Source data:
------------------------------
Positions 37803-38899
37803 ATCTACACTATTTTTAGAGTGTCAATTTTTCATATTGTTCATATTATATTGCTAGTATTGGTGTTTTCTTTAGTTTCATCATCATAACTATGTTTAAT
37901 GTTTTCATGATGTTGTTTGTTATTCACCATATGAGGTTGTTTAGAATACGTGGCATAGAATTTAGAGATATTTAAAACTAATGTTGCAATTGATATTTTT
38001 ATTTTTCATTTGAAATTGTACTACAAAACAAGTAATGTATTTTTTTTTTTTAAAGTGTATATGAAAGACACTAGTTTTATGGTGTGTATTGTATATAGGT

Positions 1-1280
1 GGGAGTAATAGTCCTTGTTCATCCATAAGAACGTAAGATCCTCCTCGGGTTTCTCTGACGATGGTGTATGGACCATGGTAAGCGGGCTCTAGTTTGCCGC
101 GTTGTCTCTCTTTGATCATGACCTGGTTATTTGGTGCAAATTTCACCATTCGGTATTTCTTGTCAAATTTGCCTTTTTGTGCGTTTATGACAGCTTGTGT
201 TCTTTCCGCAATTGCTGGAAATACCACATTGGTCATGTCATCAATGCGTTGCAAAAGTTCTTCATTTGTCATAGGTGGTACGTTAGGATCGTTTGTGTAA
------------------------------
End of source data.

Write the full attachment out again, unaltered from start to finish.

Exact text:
Positions 37803-38899
37803 ATCTACACTATTTTTAGAGTGTCAATTTTTCATATTGTTCATATTATATTGCTAGTATTGGTGTTTTCTTTAGTTTCATCATCATAACTATGTTTAAT
37901 GTTTTCATGATGTTGTTTGTTATTCACCATATGAGGTTGTTTAGAATACGTGGCATAGAATTTAGAGATATTTAAAACTAATGTTGCAATTGATATTTTT
38001 ATTTTTCATTTGAAATTGTACTACAAAACAAGTAATGTATTTTTTTTTTTTAAAGTGTATATGAAAGACACTAGTTTTATGGTGTGTATTGTATATAGGT

Positions 1-1280
1 GGGAGTAATAGTCCTTGTTCATCCATAAGAACGTAAGATCCTCCTCGGGTTTCTCTGACGATGGTGTATGGACCATGGTAAGCGGGCTCTAGTTTGCCGC
101 GTTGTCTCTCTTTGATCATGACCTGGTTATTTGGTGCAAATTTCACCATTCGGTATTTCTTGTCAAATTTGCCTTTTTGTGCGTTTATGACAGCTTGTGT
201 TCTTTCCGCAATTGCTGGAAATACCACATTGGTCATGTCATCAATGCGTTGCAAAAGTTCTTCATTTGTCATAGGTGGTACGTTAGGATCGTTTGTGTAA